If Raymond Chandler’s streets were mean, Weegee’s were meaner and they were real. “To me a photograph is a page from life,” he said, “and that being the case, it must be real.” And they were, sometimes too real, showing the underside of the city, the dark side of the American Dream with a hot jazz soundtrack playing hard in the background.
Most of us in the crime writing community are familiar with Weegee, Arthur Fellig. He was an immigrant to the US, who became known for his stark and dark photos of crimes scenes in the 1930s and 40s. That’s not all he photographed, but that’s what he’s mostly remembered for.
Starting off as a darkroom tech, by 1935 he was a freelance photographer. He didn’t wait for stories to come to him, he went out and found them. Of his start, he said “In my particular case I didn't wait 'til somebody gave me a job or something, I went and created a job for myself—freelance photographer. And what I did, anybody else can do. What I did simply was this: I went down to Manhattan Police Headquarters and for two years I worked without a police card or any kind of credentials. When a story came over a police teletype, I would go to it. The idea was I sold the pictures to the newspapers. And naturally, I picked a story that meant something.”
Weegee often beat the cops to the scene of the crime. He worked out of his office, uh, his trunk. He estimated that he shot 5,000 pictures of murders in the 1930s and ’40s. In our narcissistic age, we tend to think that crime and viciousness is unique to our era as we watch the local news and see the ‘if it bleeds it leads’ stories stacked up, one on top of the other. And we ask, what’s wrong with society today? But maybe it’s not society, but people. After all, ancient Rome had gladiator fights and it’s speculated that the Mayans and Aztecs played a ball game using human heads as the ball. So there’s really nothing new under the sun. That said, I wonder what his dreams were like.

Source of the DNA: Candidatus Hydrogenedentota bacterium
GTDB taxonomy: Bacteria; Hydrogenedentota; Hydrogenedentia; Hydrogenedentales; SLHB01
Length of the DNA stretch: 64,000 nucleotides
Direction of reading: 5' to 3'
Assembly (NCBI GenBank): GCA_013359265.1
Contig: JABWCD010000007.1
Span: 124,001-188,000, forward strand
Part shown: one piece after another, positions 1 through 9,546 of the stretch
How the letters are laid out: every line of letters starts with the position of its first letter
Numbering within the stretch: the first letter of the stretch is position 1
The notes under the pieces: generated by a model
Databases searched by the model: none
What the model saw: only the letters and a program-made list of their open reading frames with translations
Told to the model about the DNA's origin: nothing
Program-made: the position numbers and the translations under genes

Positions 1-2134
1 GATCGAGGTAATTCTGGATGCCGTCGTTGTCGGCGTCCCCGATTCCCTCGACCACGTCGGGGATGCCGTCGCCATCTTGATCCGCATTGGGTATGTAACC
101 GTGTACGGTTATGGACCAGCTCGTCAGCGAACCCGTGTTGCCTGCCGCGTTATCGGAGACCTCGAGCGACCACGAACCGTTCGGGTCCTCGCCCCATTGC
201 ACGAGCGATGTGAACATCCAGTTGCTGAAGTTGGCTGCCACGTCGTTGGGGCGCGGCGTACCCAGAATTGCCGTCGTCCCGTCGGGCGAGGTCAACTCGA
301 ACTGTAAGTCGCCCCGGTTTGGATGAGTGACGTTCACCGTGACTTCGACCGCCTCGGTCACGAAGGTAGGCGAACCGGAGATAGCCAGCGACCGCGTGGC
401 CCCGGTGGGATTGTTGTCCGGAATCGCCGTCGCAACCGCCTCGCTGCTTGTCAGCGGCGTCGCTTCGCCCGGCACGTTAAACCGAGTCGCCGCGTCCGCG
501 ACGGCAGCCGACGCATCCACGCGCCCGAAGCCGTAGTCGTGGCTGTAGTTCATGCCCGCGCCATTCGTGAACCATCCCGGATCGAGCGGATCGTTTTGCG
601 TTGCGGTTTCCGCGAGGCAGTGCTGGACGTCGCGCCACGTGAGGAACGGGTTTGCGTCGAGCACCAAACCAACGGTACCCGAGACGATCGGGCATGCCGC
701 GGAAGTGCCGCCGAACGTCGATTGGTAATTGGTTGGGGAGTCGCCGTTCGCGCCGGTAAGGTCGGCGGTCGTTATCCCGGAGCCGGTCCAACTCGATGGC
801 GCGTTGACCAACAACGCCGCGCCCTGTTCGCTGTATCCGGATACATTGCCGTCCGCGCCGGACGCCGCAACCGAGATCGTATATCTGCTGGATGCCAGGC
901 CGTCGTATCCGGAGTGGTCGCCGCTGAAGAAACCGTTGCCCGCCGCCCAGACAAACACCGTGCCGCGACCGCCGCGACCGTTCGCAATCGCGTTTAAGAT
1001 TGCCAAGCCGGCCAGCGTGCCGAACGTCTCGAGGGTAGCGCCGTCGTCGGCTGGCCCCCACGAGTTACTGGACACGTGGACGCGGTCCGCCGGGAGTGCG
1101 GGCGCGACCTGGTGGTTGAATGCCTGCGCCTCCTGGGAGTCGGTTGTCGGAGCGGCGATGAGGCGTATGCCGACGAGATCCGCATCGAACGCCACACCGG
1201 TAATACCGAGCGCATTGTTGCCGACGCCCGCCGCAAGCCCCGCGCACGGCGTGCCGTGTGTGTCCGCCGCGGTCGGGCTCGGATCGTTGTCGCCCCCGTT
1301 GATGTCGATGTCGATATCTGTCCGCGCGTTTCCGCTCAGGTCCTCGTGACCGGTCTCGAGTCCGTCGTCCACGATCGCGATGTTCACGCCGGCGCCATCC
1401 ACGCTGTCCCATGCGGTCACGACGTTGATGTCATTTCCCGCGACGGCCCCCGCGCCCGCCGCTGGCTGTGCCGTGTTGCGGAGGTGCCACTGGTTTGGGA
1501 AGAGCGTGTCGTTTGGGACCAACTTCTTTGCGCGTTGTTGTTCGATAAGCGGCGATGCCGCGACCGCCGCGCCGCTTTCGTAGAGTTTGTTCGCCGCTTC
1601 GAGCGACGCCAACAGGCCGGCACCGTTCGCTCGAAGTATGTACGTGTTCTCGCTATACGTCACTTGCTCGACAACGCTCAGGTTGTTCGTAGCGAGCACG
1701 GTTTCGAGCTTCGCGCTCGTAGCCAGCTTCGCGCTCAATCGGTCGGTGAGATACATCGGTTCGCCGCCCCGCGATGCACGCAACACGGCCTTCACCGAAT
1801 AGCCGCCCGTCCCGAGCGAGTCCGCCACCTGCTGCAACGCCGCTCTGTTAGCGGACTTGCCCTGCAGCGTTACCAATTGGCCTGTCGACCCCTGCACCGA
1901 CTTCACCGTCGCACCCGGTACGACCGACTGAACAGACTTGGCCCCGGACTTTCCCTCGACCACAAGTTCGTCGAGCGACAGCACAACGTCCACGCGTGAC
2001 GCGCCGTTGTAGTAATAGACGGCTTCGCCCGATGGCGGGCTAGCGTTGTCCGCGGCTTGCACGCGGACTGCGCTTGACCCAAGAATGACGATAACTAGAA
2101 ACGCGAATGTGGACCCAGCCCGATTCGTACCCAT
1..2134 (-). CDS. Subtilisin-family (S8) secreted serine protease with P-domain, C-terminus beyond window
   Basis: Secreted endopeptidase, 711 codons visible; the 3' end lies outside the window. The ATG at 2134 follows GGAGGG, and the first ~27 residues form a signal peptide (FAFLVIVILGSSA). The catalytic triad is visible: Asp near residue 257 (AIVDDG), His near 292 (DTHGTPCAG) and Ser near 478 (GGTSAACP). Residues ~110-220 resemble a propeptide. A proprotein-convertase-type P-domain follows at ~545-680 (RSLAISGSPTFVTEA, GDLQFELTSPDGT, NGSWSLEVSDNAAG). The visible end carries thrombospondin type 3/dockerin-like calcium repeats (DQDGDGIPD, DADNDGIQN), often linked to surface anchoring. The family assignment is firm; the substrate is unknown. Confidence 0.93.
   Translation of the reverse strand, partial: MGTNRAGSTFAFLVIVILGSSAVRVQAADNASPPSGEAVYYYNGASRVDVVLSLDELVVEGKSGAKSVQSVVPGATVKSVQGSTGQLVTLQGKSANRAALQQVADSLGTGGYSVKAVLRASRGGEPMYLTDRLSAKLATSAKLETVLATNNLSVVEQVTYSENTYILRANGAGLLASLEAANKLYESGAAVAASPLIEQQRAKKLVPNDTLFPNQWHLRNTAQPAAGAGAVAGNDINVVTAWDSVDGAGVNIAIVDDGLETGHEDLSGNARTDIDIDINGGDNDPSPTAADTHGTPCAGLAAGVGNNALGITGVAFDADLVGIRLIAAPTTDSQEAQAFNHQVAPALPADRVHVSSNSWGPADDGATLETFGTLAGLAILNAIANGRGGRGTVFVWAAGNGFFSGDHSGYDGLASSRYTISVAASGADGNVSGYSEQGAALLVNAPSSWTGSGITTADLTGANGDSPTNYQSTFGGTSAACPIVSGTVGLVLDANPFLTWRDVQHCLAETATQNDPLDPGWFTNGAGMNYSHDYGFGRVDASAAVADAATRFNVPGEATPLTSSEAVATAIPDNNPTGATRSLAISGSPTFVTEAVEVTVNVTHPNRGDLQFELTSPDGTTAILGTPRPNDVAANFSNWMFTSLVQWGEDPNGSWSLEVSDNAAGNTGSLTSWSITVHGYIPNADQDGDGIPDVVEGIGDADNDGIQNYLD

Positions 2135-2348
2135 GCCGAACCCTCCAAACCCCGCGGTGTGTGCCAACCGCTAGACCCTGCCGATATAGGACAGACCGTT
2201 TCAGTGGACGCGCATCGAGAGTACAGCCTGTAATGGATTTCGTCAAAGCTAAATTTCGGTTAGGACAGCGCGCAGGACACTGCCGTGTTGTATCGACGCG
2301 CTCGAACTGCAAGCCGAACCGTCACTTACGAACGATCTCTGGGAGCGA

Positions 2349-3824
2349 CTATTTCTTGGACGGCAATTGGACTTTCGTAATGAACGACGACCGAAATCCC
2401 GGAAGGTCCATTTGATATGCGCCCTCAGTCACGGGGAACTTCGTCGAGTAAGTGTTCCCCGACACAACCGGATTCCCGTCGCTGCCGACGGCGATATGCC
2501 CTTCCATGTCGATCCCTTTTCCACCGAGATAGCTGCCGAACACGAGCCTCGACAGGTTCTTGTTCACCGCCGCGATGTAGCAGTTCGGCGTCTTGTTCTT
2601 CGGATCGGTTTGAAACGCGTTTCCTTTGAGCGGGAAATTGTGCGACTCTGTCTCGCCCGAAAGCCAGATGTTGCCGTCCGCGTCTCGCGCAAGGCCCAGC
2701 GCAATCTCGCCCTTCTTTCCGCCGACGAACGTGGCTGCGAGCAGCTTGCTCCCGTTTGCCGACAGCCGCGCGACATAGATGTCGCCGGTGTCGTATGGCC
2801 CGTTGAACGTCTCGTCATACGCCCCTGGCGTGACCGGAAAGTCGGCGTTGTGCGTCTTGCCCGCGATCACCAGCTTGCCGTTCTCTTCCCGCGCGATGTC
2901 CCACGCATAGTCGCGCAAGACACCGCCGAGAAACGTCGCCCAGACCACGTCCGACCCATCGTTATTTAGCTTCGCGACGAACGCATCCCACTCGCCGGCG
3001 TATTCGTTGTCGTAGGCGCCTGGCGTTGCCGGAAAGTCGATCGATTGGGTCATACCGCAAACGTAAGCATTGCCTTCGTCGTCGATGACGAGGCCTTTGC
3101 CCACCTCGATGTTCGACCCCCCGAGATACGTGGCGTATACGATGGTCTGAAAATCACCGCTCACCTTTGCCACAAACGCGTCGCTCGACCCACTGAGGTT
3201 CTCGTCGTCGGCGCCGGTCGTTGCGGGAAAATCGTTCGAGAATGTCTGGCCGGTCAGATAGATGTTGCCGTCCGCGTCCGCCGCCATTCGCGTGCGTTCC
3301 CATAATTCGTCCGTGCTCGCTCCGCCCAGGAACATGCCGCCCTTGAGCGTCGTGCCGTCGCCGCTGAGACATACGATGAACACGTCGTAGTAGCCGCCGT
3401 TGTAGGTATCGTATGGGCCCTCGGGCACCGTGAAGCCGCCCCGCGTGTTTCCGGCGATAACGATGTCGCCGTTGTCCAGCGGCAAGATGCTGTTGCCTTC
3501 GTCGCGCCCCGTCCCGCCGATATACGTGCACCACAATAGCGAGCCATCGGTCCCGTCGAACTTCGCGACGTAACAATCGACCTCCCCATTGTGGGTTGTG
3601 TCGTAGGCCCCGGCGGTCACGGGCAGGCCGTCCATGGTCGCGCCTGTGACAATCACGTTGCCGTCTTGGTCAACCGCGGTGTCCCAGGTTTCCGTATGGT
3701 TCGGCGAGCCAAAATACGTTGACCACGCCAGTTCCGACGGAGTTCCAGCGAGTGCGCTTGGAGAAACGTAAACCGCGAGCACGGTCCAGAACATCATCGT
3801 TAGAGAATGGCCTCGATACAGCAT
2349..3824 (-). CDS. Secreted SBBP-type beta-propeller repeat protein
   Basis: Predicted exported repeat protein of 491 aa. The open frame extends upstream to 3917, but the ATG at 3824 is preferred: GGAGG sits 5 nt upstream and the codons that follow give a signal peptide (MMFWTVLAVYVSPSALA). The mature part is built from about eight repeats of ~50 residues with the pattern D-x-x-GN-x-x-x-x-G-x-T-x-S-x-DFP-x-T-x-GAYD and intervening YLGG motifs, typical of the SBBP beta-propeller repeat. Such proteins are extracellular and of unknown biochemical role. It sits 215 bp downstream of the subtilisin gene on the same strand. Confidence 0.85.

Weegee and Film Noir:
The photos that Weegee is best known for are stark, high-contrast black and white pictures taken with a bright flash, often of the seedier side of life. Everything from murder and other crime scenes, to gangsters, nightclubs, hookers.
There is often a sense of menace, sometimes overt, sometimes more subtle. And the angle of the shots adds to the unsettling effect. And he didn’t only point his camera at the subject at hand, but turned it around for the reverse angle of those watching from the sidelines, or composed shots to see those watchers in the background of some grisly scene.
His images often look like stills from the sets of film noir movies.
Eventually Weegee and film noir came together. Producer Mark Hellinger, inspired by Weegee’s book Naked City, bought the rights and recreated Weegee’s style in the film The Naked City. Weegee also worked as a consultant on the film and had a small part in it. His work also influenced Stanley Kubrick and The Man with a Camera TV series. And Joe Pesci’s character of Bernzy in The Public Eye is a direct rip off of Weegee, as the producers couldn’t obtain the rights to his story.
Weegee was the inspiration for Bob Winger, the main character in my short story Poison Heart, found in the 2010 Deadly Ink collection. Winger’s a burned out, pissed off, fed up crime photog, who winds up staging crime scene photos, inspired by Weegee, and passes them off as the real thing...until things totally spin out of control. (Deadly Ink 2010 Anthology)
“When you find yourself beginning to feel a bond between yourself and the people you photograph, when you laugh and cry with their laughter and tears, you will know you are on the right track.”
***Note: As far as I can tell, all of the pictures/photos in this article are “free to share and use” according to Bing’s license search feature.
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